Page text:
Conifers


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Chinese Fir
Dawn Cedar
Brewers Spruce
Giant Redwood
Monterey Cypress
Oriental Spruce
Douglas Fir
Oriental Pine
Cedar of Lebanon
Bhutan Pine
Jeza Spruce
Japanese Red Cedar
Juniper
Spanish Fir
Juniper
Coast Redwood
Montezuma Pine
Norway Spruce
Noble Fir
Umbrella Pine
Larch
Lawson Cypress
Corsican Pine
Tiger Tail Spruce
Leylandii
Norway Spruce
Eastern Hemlock
Leylandii
Carolina Hemlock
Incense Cedar
Maritime Pine
Western Hemlock
Western Hemlock
Incense Cedar
Scots Pine
Swamp Cypress & Dawn Redwood
Japanese Douglas Fir
Stone Pine
Nootka
Chinese fir
Monterey Pine
Sequoia
Sitka Spruce
Lawson's Cypress
Dunkeld Larch
Lots of cones
Jeffrey Pine
Sitka Spruce
Deodar Cedar
Thuja
Big Cone Douglas Fir
Giant Redwood
Sequoia
Japanese Red Cedar (2).jpg
Western Himalayan Pine
Taiwania
Western Red Cedar
Patagonian Cypress
Chinese Fir
Dawn Cedar
Brewers Spruce
Giant Redwood
Monterey Cypress
Oriental Spruce
Douglas Fir
Oriental Pine
Cedar of Lebanon
Bhutan Pine
Jeza Spruce
Japanese Red Cedar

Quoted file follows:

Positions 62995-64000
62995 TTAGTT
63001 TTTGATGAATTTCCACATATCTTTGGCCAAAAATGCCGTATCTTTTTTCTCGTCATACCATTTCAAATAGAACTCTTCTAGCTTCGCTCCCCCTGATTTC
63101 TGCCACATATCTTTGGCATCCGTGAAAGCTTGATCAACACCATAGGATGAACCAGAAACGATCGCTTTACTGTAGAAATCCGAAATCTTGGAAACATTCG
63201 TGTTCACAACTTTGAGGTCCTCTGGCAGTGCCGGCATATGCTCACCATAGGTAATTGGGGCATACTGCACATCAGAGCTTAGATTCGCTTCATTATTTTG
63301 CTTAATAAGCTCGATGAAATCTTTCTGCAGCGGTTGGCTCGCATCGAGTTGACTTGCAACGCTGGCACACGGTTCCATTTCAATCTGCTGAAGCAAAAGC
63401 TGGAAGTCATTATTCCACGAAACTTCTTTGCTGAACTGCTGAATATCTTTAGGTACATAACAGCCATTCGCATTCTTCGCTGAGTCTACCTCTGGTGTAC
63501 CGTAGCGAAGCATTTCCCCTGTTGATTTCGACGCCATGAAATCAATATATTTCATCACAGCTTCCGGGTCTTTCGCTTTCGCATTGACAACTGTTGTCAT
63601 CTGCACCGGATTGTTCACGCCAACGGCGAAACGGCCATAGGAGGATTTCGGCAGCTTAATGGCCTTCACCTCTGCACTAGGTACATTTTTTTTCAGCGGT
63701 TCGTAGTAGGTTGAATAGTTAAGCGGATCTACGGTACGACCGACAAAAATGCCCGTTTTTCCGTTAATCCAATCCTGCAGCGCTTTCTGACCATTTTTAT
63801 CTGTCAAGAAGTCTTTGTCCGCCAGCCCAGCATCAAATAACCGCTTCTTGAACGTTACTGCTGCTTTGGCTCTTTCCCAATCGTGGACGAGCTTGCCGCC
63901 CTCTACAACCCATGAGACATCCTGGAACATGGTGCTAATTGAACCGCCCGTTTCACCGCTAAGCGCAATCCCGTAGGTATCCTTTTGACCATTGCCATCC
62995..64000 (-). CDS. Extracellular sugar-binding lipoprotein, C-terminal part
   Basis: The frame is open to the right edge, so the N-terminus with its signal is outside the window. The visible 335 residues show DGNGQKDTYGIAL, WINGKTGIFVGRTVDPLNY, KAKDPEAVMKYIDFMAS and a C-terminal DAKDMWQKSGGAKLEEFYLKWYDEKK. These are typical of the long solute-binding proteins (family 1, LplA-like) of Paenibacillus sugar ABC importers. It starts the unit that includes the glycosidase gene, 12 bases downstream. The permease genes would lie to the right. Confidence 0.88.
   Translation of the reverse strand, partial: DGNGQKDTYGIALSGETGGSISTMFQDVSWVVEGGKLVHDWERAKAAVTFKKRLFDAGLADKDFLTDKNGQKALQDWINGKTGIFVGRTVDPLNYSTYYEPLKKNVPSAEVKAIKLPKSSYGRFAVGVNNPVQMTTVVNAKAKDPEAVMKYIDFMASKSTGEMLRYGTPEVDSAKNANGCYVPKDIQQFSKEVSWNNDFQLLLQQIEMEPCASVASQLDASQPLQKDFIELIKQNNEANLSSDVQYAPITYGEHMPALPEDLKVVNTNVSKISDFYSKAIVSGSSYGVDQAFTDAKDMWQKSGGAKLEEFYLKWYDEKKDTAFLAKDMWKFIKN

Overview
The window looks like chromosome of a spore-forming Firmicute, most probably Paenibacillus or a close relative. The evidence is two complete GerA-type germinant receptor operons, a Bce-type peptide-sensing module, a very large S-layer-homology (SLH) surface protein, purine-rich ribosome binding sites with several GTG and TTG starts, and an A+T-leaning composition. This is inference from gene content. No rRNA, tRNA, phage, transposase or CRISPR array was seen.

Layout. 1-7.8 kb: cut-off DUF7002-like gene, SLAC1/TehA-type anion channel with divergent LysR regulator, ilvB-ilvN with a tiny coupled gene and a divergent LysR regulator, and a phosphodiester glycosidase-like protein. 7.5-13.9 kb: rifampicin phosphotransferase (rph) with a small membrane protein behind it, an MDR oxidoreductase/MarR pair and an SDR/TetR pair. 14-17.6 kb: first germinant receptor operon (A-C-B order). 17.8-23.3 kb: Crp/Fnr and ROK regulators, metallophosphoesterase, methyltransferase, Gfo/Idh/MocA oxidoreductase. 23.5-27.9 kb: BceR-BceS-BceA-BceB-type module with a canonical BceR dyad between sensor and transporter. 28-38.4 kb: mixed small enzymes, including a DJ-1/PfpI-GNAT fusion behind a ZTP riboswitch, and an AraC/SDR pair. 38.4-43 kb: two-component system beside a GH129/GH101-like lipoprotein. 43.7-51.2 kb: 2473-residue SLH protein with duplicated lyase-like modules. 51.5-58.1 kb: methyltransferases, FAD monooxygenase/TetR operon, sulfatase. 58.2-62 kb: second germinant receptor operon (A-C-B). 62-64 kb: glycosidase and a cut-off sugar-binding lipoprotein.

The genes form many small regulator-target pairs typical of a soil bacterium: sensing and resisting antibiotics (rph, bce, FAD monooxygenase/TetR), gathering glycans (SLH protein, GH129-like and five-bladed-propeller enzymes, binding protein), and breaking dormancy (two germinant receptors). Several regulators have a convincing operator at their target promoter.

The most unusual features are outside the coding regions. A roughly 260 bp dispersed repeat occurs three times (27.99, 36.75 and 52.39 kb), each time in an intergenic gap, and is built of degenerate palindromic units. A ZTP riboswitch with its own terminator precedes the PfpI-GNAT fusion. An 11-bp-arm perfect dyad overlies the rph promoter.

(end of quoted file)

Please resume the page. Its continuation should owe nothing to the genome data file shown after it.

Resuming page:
Juniper
Spanish Fir
Juniper
Coast Redwood

Conifers

We’ve always been lovers of traditional broadleaf woodland.  Most of the conifers we encountered were in plantations, where they’d been planted to produce timber in a short time frame.  Conifer plantations can seem sterile compared to a broadleaf woodland, with the floor devoid of anything other than needles and the odd wood ant colony.  Often trees fall over because they have a shallow root system.  Still, they can be a useful resource for our bushcraft (although we don’t have any in our ancient woodland), and make shelter building straightforward as well as firewood collection easy, but overall, we prefer broadleaf.

After a visit to Bedgebury Pinetum a few years back, and seeing conifers left to grow as they would in the wild, we changed our minds a little about them.  Some of the trees were stunning and looked nothing like their cousins in a plantation, for example the western hemlock was nothing like the ones we were familiar with from plantations such as Clowes Wood.  If you’re into facts and figures, conifers provide the record breakers as far as trees are concerned – the tallest, widest, heaviest, oldest trees are all species of conifer.

You can find loads of photos of our ancient broadleaf woodland, and of our courses, on our Facebook page.